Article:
Grabado el 9 de enero de 2019 en el estudio de Alexander Panizza, Rosario, Argentina
Grabación, mezcla y master: Lucas Bass
Tema 1,2,4 y 5 compuestos por Ornette Coleman
Tema 2 (Saint) compuesto por Albert Ayler
Tema 3 por Paul Motian
Binker Golding, John Edwards & Steve Noble return to Byrd Out for an album of unparalleled instant creativity: 'Moon Day'. The album plays with the post truth zeitgeist, using the first major moon conspiracy of 1835 as a launch pad, throwing a sly wink at Buzz Aldrin as the trio impart on their own musical odyssey. The sheer variety of pace, tone and texture across the record is breathtaking, from Golding’s soft, almost weightless opening on ‘One Giant Step’ through to the skittish re-entry of ‘Reflection’ as the musicians ricochet off one another, the album bursts with ideas and energy, yet remains coherent and singular in its purpose.
Recorded during a gap between the various lockdowns of 2020, you can sense the release from the musicians as they combine after enforced isolation with a telepathic sense of where to push each other: Noble interjecting both chaos and order from the drums; Edwards the rocket fuel propelling the unit on; and Golding soaring and cutting through on sax. You will not find a better showcase of these musicians’ phenomenal abilities. This is free jazz at its most compelling and most engaging. ‘Moon Day’ is undoubtedly a future jazz classic.
1. One Giant Step, Parts i-iv 23:52
2. Reflection 05:15
3. Lunar Wind 15:42
4. For S.K. 20:21
5. One Giant Step, Part iii (Laika's Short Orbit Edit) 05:44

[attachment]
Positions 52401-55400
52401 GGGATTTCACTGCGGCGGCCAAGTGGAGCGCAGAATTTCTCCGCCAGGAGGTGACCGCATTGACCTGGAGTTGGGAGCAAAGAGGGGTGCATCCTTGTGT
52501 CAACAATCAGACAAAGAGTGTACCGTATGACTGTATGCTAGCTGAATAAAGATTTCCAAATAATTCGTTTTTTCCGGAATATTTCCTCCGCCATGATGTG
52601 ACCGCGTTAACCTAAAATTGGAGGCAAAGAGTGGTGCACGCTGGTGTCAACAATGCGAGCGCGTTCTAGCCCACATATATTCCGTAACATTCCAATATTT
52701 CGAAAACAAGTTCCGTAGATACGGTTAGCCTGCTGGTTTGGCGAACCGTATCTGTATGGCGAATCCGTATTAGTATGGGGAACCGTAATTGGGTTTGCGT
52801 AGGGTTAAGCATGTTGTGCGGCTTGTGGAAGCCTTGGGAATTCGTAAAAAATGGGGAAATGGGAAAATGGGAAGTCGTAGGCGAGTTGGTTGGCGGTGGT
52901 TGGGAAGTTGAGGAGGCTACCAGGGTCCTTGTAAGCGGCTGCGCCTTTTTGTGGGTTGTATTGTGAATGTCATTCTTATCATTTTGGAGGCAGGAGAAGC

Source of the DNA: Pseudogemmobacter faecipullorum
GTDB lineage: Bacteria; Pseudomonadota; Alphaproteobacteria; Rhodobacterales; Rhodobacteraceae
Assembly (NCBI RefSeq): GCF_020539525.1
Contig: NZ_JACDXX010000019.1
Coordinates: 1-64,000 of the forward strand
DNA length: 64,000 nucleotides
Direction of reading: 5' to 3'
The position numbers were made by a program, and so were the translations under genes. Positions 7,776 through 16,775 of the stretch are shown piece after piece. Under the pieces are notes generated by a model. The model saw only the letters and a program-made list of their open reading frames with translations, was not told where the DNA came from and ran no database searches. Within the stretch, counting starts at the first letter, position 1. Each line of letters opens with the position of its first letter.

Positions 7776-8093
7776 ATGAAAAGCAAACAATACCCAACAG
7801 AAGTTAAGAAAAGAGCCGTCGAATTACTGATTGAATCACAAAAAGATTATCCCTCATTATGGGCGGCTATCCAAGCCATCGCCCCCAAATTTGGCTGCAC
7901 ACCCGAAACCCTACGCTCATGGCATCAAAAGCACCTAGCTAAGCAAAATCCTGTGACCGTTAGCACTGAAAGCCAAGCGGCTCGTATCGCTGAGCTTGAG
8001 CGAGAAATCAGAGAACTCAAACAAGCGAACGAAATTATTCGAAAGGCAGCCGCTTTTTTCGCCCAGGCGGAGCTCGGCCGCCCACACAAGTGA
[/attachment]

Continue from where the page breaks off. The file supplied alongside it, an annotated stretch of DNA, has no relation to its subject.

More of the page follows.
6. For S.K. (Stage H Edit) 02:24
Binker Golding - Tenor & soprano saxophones
John Edwards - Double Bass
Steve Noble - Drums
“Austerity Measures” features a vibraphone soloist flanked by two identical quartets of trumpet, trombone, cello/bass, and electric guitar. Each quartet is bound to a specific pitch-class set representing their distinct point of view. A violent debate ensues as both groups become increasingly polarized, stubborn, and insistent in their starkly contrasting points of view.
The vibraphone soloist acts as somewhat of a moderator in the debate, provoking a passionate discourse in search of some common ground. However, no such compromise is reached, as our moderator is plagued by his own inner debate and the discourse dissolves into chaos. “Austerity Measures” combines two existing ensembles versed in a variety of written and improvised musical traditions, The Westerlies and Andy Clausen’s SHUTTER Project.
1. Austerity Measures 14:29
Brian Shank - Vibraphone
Gregg Belisle-Chi - Guitar (A&B)
Mitch Lyon - Cello
Dan Chmielinski - Double Bass
Riley Mulherkar - Trumpet
Chloe Rowlands - Trumpet
Willem de Koch - Trombone
Recorded at various studios and homes between 2017-2020
Mixed & Mastered by Andy Clausen, March 2021
Cover Art by Addis Goldman